Home Depot or Lowe's: Are Any Home Improvement Stocks Worth Buying?

 |  Includes: HD, LOW
by: Mark Riddix

The decline in housing prices over the past few years has had an impact on a number of different sectors. The weakness in construction and retail stocks are talked about on a daily basis. There is however another sector that has experienced a major decline since home values have plummeted, and that is the home improvement area. Home improvement stocks have suffered as consumers have reduced their spending and trips to these stores. As a result, Lowe’s (NYSE:LOW) and Home Depot (NYSE:HD) have seen little growth in their stock prices; they appear stuck in a trading range.

Analysts have been writing off this sector as a number of major investment houses have cut their outlook for the industry. Goldman Sachs and JP Morgan Chase have both cut their ratings on the home improvement sector recently. These brokerages may be missing out on one aspect that the two largest companies in the space are offering: Both Home Depot and Lowe’s are moving into the range of good income plays.

Home Depot

The largest homebuilder in the world, Home Depot is quietly becoming a decent dividend play as well with a 2.9% yield and its $1.00 dividend. Home Depot has been able to do a much better job than Lowe’s at handling the economic downturn. The company has been able to increase profitability despite facing no top line growth in revenue. Home Depot recently upped its earnings estimates for the full year to $2.24 pr share. This is a clear sign of the impressive job that management is doing of cost management at its store.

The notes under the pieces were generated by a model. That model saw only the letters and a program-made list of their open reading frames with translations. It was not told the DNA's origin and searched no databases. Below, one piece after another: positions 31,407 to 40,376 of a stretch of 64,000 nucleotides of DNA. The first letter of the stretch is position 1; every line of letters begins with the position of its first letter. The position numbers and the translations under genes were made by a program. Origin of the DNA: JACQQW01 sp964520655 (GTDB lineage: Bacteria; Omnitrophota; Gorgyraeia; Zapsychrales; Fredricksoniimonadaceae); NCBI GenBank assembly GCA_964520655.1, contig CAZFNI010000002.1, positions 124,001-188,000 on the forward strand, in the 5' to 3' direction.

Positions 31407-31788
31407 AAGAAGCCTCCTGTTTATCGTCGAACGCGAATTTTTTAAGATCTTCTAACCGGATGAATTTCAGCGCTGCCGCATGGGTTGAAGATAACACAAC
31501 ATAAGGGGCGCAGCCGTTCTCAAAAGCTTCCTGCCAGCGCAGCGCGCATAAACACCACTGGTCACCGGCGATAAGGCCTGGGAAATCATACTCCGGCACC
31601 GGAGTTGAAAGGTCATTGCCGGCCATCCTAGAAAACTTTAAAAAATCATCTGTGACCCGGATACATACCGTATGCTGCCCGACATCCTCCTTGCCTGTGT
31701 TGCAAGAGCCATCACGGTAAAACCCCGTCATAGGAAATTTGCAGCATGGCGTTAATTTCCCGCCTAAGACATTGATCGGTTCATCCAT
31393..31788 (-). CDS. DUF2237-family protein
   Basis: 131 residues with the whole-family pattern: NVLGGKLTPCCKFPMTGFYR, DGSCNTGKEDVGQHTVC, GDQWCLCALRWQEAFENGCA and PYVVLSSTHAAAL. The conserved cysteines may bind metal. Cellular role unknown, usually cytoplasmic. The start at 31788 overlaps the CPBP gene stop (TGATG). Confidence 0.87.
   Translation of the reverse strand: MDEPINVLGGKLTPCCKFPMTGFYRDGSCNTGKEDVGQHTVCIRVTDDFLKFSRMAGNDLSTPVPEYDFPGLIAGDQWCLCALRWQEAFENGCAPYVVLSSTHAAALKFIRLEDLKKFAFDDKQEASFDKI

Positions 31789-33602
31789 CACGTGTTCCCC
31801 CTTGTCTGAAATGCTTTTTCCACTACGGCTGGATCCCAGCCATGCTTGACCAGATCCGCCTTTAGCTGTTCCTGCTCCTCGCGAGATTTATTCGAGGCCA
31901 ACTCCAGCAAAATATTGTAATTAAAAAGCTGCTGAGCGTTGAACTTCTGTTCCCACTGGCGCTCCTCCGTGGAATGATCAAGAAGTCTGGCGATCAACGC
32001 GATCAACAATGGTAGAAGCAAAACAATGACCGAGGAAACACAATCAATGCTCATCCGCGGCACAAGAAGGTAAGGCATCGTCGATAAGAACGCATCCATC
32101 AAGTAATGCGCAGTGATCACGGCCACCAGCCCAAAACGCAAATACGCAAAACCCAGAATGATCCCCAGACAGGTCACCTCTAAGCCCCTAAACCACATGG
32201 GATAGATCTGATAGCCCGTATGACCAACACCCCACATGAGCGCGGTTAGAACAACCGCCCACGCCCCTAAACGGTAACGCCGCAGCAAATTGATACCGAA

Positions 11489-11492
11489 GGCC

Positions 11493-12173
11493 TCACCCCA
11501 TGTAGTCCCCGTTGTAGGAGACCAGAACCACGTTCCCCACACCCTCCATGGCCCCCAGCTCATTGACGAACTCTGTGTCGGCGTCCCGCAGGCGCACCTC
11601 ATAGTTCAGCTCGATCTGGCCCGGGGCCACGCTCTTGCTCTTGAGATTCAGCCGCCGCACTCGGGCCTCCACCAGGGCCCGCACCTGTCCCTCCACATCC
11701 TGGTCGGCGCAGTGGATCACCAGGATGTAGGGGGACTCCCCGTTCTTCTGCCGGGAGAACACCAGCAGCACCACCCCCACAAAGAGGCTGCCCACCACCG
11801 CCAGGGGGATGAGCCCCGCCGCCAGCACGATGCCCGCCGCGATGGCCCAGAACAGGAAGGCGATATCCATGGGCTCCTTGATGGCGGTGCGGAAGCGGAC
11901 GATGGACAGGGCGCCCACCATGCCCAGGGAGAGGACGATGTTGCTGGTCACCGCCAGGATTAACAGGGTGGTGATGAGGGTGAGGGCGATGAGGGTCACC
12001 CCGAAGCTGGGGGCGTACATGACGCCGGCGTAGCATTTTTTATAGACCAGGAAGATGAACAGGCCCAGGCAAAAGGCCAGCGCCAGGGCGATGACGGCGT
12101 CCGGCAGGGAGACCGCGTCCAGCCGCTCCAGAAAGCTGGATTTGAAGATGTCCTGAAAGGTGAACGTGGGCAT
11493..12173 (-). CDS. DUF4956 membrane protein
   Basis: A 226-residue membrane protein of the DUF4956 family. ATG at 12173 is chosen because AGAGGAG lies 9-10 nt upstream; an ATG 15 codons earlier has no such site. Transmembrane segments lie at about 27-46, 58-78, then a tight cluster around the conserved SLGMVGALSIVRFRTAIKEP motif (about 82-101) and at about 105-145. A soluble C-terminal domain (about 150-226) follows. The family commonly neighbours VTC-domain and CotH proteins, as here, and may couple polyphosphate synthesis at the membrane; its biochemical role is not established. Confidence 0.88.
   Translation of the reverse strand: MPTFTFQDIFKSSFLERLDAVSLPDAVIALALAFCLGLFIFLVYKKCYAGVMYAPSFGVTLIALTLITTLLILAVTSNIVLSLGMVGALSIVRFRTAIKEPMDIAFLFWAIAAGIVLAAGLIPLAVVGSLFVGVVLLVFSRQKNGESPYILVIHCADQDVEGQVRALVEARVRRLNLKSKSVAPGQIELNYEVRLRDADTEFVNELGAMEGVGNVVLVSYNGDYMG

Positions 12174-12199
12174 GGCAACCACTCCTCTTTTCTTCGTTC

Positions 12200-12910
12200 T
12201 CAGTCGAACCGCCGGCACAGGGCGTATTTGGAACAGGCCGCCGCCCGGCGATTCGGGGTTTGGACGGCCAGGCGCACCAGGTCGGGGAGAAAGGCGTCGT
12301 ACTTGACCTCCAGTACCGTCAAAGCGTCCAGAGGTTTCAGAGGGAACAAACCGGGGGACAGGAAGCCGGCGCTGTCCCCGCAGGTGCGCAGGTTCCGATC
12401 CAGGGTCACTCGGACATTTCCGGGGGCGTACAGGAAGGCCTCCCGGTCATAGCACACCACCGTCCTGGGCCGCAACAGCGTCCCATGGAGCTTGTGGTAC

Management has also done an effective job at improving margins. Gross margins were up 80 basis points improving to 8.5%. Sales were up 2.5% and same store sales were down 0.6%.. Those are good numbers in an incredibly challenging retail environment.


Unlike Home Depot, Lowe’s blamed its poor results on every single area of the economy. Lowe’s saw a 1.6% decline in total sales and a drop in same store sales of 3.3%. Lowe’s blamed its meek sales number on lower home prices, high unemployment, and rising oil prices. While these factors did contribute to its operating performance, the company will have to learn how to deal with these issues going forward. The problem is that Lowe’s is forecasting strong results in sales next quarter as analysts are looking for 4% overall sales growth and 2% same store sale growth.

Lowe’s (LOW) did have some good news, with the company recently increasing its dividend 21% to 56 cents per share. The stock is currently yielding 2.4% and looking more and more like a decent dividend play.

Based on the recent earnings reports I have much more confidence in buying Home Depot’s stock than Lowe’s right now. Home Depot appears to have found the right formula for producing positive results in a weak housing market. Lowe’s will likely miss its projected targets next quarter thus giving investors a better opportunity to buy shares at a lower price point.

Disclosure: I have no positions in any stocks mentioned, and no plans to initiate any positions within the next 72 hours.